An other way to work is with child entities.
Hope this helps...
Jul 27, 2012 05:41 PM|LINK
I think this is critical, basic functionality. I hope it is planned and will be added soon (as soon as the "pause button" is released). It shouldn't be hard to implement.
Jul 27, 2012 07:30 PM|LINK
yeah, i am definitely looking for batch update within a transaction safe unit of work. that's what i figured. brad wilson wrote an interesting post on web api batch handler (http://bradwilson.typepad.com/blog/2012/06/batching-handler-for-web-api.html).
assuming upshot is not dead already and development continues once mvc 4 is released, i hope cross entity batch support is added.
when you say "An other way to work is with child entities.", do you mean work with aggregate roots/composites such that the root object and all the objects making up its composition are sent to the server on save?
Jul 28, 2012 11:25 AM|LINK
I think it is that.
You can make for example a container object, and this container objects keeps a list of persons and a list of orders,...
I think that should be possible.
I'm currently trying to setup a situation with a root and child elements.
P.S. I don't know how SL works with RIA services, but in SL do you have a transactional commit? or also a batch commit like here?
Jul 30, 2012 05:40 PM|LINK
yes, in SL we have transactional/batch commit. in a nutshell, in SL/RIA you can define these things called "domain services" which in the asp.net web api world are similar to datacontrollers. these are defined server side, and a domain service can have various
CRUD methods for different types of entities. then some code generation magic happens and the client SL app is given something known as a domaincontext, which basically is this sort of proxy/repository to the server side domain service. in upshot terms the
domaincontext is similar to the remotedatasource, and the code generation is analogous i guess to the upshot html helper method. so using this domaincontext, an SL client can manipulate (add/edit/delete) entities of different types and then submit all changes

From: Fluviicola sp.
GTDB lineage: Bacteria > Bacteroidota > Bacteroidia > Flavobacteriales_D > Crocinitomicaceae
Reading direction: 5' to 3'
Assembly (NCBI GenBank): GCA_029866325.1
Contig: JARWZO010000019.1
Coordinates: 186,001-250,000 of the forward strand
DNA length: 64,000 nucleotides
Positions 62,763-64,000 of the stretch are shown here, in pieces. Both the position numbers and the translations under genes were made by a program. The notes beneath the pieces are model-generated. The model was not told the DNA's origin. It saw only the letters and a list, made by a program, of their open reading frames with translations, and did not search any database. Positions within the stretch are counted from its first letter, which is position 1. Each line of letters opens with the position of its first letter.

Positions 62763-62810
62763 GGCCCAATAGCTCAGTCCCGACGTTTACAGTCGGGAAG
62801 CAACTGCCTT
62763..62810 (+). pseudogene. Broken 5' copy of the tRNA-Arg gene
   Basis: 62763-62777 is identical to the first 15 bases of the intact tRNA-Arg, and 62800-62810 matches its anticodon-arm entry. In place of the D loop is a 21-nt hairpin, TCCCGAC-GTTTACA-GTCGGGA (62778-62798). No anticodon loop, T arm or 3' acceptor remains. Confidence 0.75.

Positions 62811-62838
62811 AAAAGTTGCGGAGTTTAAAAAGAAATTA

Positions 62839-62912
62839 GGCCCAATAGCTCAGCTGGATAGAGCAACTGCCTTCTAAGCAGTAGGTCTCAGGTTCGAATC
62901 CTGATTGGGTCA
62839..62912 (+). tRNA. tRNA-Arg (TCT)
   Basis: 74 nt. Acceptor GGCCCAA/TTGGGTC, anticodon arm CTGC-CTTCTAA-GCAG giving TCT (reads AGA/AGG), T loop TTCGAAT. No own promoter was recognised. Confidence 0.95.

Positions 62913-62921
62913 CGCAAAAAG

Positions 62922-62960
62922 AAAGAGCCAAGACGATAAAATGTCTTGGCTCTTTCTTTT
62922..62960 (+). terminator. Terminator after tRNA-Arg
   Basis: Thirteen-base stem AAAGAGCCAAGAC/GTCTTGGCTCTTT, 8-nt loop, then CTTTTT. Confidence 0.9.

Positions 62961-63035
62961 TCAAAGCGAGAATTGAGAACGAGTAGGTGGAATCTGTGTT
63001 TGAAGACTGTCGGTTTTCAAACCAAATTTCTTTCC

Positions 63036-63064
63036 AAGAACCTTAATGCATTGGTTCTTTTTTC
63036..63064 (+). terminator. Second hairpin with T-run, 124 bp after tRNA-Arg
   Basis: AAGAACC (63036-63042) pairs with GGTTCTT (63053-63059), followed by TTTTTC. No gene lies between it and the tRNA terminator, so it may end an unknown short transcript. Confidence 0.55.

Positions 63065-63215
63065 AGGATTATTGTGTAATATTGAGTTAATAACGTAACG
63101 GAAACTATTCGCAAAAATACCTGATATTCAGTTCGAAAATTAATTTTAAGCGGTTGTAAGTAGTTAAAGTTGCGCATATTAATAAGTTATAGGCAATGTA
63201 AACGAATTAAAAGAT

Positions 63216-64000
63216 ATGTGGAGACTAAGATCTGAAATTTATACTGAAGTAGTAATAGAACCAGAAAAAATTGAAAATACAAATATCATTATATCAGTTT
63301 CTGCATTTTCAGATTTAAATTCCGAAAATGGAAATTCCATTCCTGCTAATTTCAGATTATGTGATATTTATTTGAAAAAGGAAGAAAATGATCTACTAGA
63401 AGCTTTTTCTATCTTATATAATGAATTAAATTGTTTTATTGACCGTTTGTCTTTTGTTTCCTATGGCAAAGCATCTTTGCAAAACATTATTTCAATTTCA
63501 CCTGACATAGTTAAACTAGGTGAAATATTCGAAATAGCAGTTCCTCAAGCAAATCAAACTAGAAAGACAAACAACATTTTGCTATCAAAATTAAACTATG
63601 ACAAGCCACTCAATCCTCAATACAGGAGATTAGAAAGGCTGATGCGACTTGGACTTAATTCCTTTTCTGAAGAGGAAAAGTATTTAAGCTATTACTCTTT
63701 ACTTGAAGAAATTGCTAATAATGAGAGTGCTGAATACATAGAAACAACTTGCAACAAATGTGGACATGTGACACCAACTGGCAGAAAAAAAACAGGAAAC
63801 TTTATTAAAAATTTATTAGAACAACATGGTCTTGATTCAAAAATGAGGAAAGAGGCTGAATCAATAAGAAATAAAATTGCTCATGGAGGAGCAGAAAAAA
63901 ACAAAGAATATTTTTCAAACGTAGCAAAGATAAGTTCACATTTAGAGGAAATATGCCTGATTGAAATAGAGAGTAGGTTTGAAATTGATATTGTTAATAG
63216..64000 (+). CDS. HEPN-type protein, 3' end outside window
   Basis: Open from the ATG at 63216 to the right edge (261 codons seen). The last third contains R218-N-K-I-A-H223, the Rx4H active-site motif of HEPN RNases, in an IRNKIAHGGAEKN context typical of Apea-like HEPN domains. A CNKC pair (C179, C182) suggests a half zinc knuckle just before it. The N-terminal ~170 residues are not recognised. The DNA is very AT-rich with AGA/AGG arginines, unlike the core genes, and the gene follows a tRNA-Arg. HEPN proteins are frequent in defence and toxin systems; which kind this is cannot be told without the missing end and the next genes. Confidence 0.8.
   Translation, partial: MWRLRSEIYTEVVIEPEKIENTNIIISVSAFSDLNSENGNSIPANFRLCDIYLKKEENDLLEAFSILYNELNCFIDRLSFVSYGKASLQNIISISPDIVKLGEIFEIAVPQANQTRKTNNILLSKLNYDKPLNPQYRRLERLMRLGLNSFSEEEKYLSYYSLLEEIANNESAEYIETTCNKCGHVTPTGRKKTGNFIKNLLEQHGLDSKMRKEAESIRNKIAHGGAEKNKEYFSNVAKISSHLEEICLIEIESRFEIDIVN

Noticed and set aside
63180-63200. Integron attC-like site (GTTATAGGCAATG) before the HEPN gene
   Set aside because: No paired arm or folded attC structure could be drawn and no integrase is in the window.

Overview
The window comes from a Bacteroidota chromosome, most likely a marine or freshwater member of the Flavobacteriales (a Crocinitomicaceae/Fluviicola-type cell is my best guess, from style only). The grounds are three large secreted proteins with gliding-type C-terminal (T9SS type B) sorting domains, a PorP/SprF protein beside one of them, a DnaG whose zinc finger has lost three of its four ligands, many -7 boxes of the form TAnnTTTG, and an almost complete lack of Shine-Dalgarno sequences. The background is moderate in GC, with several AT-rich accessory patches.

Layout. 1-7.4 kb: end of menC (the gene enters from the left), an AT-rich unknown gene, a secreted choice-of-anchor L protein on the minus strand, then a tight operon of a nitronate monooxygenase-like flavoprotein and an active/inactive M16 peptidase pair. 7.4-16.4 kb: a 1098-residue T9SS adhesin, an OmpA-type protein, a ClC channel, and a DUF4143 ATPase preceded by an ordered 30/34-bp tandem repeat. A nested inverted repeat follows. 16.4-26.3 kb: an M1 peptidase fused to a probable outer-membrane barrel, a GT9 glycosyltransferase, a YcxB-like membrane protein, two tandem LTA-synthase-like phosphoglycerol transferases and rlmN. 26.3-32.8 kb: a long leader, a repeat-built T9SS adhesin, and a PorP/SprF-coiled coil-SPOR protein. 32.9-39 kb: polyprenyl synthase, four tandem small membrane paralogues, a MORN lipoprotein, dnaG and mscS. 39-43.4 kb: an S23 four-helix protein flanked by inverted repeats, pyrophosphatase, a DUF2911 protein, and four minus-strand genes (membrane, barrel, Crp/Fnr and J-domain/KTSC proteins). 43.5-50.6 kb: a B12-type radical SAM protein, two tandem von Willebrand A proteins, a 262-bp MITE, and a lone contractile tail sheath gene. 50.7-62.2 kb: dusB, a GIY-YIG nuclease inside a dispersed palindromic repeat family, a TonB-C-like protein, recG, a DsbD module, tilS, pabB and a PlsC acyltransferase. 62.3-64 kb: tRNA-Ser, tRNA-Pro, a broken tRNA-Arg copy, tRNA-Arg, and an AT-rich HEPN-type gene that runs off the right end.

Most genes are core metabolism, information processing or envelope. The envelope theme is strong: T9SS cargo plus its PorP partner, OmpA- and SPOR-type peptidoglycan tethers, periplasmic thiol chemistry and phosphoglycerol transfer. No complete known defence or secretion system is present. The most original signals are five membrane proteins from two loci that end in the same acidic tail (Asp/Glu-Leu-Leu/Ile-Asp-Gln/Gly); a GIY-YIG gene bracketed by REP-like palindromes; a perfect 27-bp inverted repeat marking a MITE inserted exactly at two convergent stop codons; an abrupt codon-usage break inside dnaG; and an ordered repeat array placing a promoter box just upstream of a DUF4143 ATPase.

in one batch using the domaincontext's submit method. then on the server one instance of the domain service is instantiated to handle all the changes. there are different data access flavors of domain services. there's one that's integrated with EF. there's
another that's plain vanilla and does nothing for you. either way, you can hook into the domain service pipeline (override methods) and ensure transactions. also, RIA supports both the aggregate and changeset models for saving changes. with the former, when
changes are made and submitted to any part of the aggregate, the entire aggregate is sent to the server, and only the aggregate root's domain service CRUD method is invoked. you then have to coordinate the persistance of all entities that make up the aggreate. whereas
with the changeset approach, when changes are submitted to the server, only the entities changes are sent to the server, and the CRUD domain service methods for each type of entity are invoked. that's a very oversimplication of what SL RIA does. it's super
powerful and really the only thing i miss about SL. i hope upshot comes close to doing what RIA does, and it already is close